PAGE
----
When is it time to assist with hatching?


6 Years
Feb 16, 2017
Falkland BC
We are on day 23. Last night about 12 hours ago I candled/floated the remaining eggs in the incubator. One egg was chirping so I didn't float it. I could see it with the light that it had pipped internally.
Another one I floated because I did not hear sound and did not see movement. It bobbed slightly, I waited to see that I was not hallucinating and the other eggs stopped, this one was bobbing.
I put these two eggs back into the incubator.

I am worried now about assisting the hatch. I read the document at least 20 times now. Last night I lost a chick that hatched with a yolk sack and I am still stressed over this batch. If there is a chance I want to have these last 2 hatch.

There were 8 eggs at lock down. 3 hatched on day 21. One hatched on day 22 with yolk, it died after 20 hours. 2 eggs were malpositioned and died (one with the head in the small end, the other had the head on top of the right wing). So 6 eggs are done, 2 more left in the incubator.

I am not sure when the internal pip happened, but I heard it 12 hours ago. Should I still wait until it is 24 hours? Or is it time to check if it is still chirping, given that it is day 23 already and I don't know how long it was already pipped. I was involved with the one premature chicken and I had to open the incubator from time to time.

Temp is still 99-100, humidity is 60-70%. I am constantly monitoring and feels like I am standing there all day watching but nothing is happening.

Lady of McCamley

Free Ranging
12 Years
Mar 19, 2011
NW Oregon
If they were all set at the same time, then these eggs are indeed late if you are confident your incubator was keeping appropriate temperature and humidity (as that can cause hatching delays).

It now becomes your philosophy towards hatching. To help or not.

One line of thought concludes that if they don't make it out on their own, they will not survive on their own. Assisting serves no purpose then because if they do survive assisted, they likely will be weaker birds which ultimately act as vectors of illness to your flock. (Been there. Done that). So if your goal is long term sustainability, only work with chicks that hatch and thrive on their own.

If these are very valuable birds, or pets, that in your mind warrant any and all intervention, you may wish to intercede soon. Be aware that they will likely have issues after hatching that will require continued care, perhaps life long, but I have occasionally saved a bird that grew up to a strong adult especially if the late hatching was due to some incubation interruption.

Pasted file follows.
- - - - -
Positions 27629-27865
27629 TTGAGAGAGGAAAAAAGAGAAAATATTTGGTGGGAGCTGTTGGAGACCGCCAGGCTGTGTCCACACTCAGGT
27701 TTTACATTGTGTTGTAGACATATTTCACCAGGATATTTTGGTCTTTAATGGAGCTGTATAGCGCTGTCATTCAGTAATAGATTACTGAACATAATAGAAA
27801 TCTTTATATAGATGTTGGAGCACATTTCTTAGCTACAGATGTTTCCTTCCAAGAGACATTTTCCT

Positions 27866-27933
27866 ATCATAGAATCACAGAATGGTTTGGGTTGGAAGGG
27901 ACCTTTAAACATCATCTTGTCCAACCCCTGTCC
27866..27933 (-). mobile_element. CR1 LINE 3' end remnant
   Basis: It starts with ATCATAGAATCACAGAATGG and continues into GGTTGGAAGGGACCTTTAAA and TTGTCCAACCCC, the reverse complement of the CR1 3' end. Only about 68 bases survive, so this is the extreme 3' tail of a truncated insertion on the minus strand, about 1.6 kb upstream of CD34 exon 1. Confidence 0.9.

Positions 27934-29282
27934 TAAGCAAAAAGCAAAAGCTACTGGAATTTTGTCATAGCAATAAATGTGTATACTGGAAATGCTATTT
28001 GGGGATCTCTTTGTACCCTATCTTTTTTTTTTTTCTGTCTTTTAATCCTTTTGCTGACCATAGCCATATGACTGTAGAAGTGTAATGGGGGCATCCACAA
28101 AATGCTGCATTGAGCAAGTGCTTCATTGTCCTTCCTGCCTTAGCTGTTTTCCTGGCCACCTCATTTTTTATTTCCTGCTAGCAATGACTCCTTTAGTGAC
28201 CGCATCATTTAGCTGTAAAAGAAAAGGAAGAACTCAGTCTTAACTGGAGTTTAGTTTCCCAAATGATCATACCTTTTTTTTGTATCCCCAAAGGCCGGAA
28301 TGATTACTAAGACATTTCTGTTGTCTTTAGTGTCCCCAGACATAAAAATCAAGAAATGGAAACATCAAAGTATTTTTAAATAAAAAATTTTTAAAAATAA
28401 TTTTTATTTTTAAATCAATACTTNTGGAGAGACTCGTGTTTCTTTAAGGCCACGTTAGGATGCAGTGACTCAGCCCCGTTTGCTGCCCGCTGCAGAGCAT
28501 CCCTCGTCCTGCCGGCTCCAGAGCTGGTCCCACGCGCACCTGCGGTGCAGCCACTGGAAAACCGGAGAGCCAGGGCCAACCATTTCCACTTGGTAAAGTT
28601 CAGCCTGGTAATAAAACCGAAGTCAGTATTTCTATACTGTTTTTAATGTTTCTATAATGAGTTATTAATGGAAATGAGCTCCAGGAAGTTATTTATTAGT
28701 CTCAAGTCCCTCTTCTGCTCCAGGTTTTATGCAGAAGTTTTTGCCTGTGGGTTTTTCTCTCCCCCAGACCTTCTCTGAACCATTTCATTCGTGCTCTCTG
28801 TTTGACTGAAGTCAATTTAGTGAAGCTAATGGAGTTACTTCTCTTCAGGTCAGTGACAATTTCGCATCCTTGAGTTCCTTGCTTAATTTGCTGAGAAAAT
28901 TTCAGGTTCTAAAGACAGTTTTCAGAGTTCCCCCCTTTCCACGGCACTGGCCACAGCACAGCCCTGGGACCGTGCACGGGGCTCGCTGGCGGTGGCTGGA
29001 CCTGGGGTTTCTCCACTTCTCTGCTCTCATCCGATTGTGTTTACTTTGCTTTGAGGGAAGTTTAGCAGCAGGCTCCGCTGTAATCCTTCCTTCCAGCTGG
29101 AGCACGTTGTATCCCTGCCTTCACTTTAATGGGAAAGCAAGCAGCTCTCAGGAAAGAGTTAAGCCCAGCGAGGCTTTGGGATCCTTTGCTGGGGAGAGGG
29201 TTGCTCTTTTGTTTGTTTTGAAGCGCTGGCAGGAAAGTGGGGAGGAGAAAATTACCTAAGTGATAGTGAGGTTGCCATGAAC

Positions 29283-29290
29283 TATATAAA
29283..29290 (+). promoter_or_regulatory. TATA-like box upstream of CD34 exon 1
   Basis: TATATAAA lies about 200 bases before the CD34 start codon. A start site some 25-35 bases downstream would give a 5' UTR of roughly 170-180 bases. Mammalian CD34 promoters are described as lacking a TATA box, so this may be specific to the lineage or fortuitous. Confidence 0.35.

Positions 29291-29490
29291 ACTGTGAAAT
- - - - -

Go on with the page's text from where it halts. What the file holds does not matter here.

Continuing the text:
I also suspicion you've been tinkering too much with your incubation. Lock down means lock down. No opening or closing while the process is occurring. Every time you open up the incubator, you cause an immediate change in temp and humidity that can interfere with the hatching process.

My thoughts.


Humidity Queen
5 Years
Oct 11, 2014
Gouverneur, NY
I'm a hands on hatcher. I assist. I'm not a big fan of going into an unpipped egg. I definitely wouldn't even consider doing a "safety hole" into an internally pipped egg unless I knew for sure it had been internally pipped for 24 hours. And then only a tiny hole.

The reason and timing of an assist will greatly play a part in how successful an assist will most likely be. An assist on a hatcher that has started on time, having problems because of positioning or drying of membranes are usually (if done right and only after the vascular system between egg and chick has shut down and yolk absorbed,) very successful assists that go on to become healthy mature birds.

A late hatcher that needs assisting because it's weak, developmentally delayed has a much lower chance of being a successful assist that will thrive and grow into a healthy mature bird.

Of course an assist on a chick that has a deformity at any point has much lower chances.

I will assist regardless of when, but if I were to assist a late chick, past day 22 of incubation, I would have much lower expectations.

With your others being on time, I would venture to guess these last couple were in a cool spot thus delayed, genetically weaker, or bad positioning. Question is, are you prepared to loose the chick after hatch or be able to cull if needed? You may not have to, but those are situations you have to be prepared for when assisting, especially late hatchers.


6 Years
Feb 16, 2017
Falkland BC
The 18 days were perfect this time. Yes there is no denying there was a lot of tinkering yesterday, that's the perfect word, after the first three hatched. This incubator was not prepared for emergencies and we did have a few at lockdown. They were resolved. We are not sure why there is such a difference in hatching times. Given that the previous dead bird is probably dead because we interfered, it was rocking in the same spot for more than 24 hours and we did not see progress. We turned the egg around so we could see the pip when we removed the dry fluffed up chicks and it hatched very quickly after that. We should have left it, it would have struggled more, but we would not have had to deal with an unabsorbed yolk. Either it would have died anyway, or it could have hatched when it was time.

I am not going to touch these eggs. The chirping egg is still chirping, and it has started to rock so that is reassuring. It kind of feels like de ja vu, because the dead chick's egg rocked the same way. The pip must be on the bottom where we can't see it. The other one is still not showing any sign of life but we will wait it out.

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